Mentors have responsibility to 'pay it forward'

  • Published
  • By Chief Master Sgt. Samuel Hess
  • 673d Medical Support Squadron
Motivational speaker Blake Beattie once said "Sail beyond the horizon, fly higher than you ever thought possible, magnify your existence by helping others, be kind to people and animals of all shapes and sizes, be true to what you value most, shine your light on the world, and be the person you were born to be."

I believe this quote describes what everyone wants to achieve in their personal and professional futures.

During my career as a Air Force specialty code 4A0X1, health services manager, my mentors taught me many of these attributes - maybe not in those particular words, but I understood not to settle for anything short of the best.

To this day I continue to live by these lessons and often reflect on those personalities who shaped my growth.

Given the opportunity, I guarantee your past, current, and future supervisors will help shape who you are and who you will become in the future.

If you don't have a mentor, seek one out who will challenge you to grow beyond your comfort zone to be the best you can be. They can start by ensuring your commitment to aspire, believe and achieve your goals; encouraging you to seek secondary education opportunities, helping you become leaders in your personal and professional lives, and teaching you to "pay it forward."

All of us have had excuses for not getting back in school after high school. Some would say, "Going back to school is not for me," or, "I don't have the time," and others would say, "I'm always deployed."

There are numerous ways to rationalize not going back to school to pursue higher education. You make time for things that are important in your life. Education is that important.

It is something that can never be taken away from you. It is the building block to your future, and the lack of higher education severely limits your potential and opportunities down the road.

I cannot stress enough the importance of completing your education early in your career, before increased responsibilities make it more difficult to complete. With 18 years of excuses, I am guilty of waiting until later in my career to accomplish my educational goals and this has made it a challenge, but it has been well worth the time I put into completing those goals.

According to Bright Hub, the 2011 average cost of a bachelor's degree in a state public school is about $28,000. The Air Force offers the incredible benefit of paying 100 percent of the allowed cost of tuition for a recognized certification or a degree from an accredited school. You should take advantage of this free education, not only to earn a bachelor's degree, master's degree, or a Ph.D, but simply to "aspire" to sail beyond the horizon and fly higher than you ever thought possible.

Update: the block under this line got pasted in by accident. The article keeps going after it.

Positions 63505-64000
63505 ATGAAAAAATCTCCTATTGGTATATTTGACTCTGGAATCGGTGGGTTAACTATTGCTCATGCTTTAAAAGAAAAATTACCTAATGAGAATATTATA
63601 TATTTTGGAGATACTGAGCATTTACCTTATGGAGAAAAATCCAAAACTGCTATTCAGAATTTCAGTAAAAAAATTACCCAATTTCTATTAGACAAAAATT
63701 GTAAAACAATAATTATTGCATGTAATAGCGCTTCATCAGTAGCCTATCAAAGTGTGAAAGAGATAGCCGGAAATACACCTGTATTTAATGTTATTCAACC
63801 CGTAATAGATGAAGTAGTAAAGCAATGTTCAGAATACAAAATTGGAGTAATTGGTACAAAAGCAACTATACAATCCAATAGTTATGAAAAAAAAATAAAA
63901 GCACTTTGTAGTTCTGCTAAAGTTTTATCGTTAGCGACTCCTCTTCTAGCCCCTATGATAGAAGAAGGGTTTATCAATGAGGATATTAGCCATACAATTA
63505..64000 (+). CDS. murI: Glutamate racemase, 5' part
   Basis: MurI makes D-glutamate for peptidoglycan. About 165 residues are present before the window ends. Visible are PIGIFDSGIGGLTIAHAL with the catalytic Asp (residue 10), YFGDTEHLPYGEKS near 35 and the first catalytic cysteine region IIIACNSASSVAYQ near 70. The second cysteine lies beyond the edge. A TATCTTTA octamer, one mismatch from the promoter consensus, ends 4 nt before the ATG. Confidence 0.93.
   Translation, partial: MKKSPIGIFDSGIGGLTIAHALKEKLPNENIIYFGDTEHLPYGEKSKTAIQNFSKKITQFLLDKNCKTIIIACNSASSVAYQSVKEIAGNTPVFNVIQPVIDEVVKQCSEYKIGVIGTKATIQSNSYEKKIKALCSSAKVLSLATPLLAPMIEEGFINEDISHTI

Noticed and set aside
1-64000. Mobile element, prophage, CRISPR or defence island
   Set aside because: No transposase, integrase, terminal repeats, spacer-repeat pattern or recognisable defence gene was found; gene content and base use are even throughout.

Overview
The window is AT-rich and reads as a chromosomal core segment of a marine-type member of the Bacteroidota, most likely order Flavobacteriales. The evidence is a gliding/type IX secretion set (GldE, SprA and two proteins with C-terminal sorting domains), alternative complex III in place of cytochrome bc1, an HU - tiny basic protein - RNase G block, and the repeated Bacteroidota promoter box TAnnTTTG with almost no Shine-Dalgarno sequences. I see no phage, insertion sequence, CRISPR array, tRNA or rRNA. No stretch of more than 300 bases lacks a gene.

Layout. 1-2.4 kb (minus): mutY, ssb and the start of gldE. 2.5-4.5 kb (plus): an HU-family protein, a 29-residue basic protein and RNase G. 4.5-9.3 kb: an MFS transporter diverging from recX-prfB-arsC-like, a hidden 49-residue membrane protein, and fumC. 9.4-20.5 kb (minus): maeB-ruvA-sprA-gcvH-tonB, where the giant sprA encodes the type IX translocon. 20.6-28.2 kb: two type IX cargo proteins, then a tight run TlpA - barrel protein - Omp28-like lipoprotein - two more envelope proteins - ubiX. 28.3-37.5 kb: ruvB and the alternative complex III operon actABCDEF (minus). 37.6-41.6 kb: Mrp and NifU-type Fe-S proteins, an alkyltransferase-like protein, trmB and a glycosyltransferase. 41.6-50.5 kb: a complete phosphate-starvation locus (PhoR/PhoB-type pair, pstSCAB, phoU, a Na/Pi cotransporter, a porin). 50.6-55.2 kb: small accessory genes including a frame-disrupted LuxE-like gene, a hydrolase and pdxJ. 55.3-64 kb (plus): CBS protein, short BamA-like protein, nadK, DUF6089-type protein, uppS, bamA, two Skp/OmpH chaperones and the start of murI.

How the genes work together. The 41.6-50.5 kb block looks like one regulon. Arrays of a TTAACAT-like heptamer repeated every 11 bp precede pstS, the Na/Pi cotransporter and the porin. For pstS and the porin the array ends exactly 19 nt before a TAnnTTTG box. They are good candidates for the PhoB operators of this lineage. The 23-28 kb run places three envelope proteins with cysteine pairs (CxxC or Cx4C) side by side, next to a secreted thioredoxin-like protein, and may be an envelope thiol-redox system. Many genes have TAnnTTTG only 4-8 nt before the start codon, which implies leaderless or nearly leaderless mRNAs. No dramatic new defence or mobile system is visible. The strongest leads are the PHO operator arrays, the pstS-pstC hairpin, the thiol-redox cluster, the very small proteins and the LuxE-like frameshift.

Pursuing your education is an investment in your future as a leader; it develops your values, improves your perspective on a host of issues, and gives you a greater appreciation for what you have the freedom to do in this great nation. It doesn't necessarily mean you must pursue a college education but rather seek any educational opportunity to improve your market value.

We all gain very valuable skills in the military and those skills sometimes relate to a nationally recognized certification or trade.

Either way you decide to go, don't procrastinate; invest in your future by starting with the Community College of the Air Force.

Education is the foundation leadership is built on through continued effort.

For you Packers fans, Vince Lombardi once said, "Good leaders are made, not born. If you have the desire and willpower, you can develop into a more effective leader through a never-ending process of self study, education, training and experience."

Our former Chief of Staff of the Air Force Ronald Fogleman once stated, "Good leaders are people who have a passion to succeed ... If you are to be a good leader, you have to cultivate your skills in the arena of personal relations."

This implies becoming a good leader does not mean just leading at work, but also leading in your personal lives with family and community. Air Force members are held to a higher standard and we truly want to magnify our existence at work, within our families and in the community. So, I challenge each of you to believe in yourselves, step out of your comfort zones, and take that journey to honing your leadership qualities.

My last and most important point is to recognize what others have done for you to achieve major milestones throughout your career and to pay it forward. You could do this by helping others reach their own career goals, clearing a road block for them so they can be more effective, or being a wingman for them when they need one in the countless opportunities we encounter every day.

Without our mentors shedding light on the correct paths, I don't think any of us would be in this incredible Air Force. The way to make sure this happens is by being humble in what you have accomplished thus far and ensure you pay it forward to our future Air Force generation.

As you look to the future in your career field, leave a legacy to make things better than you found them and encourage everyone's commitment to aspire, believe and achieve.

Start today by earning an education, becoming a leader in your personal and professional lives, and by paying it forward.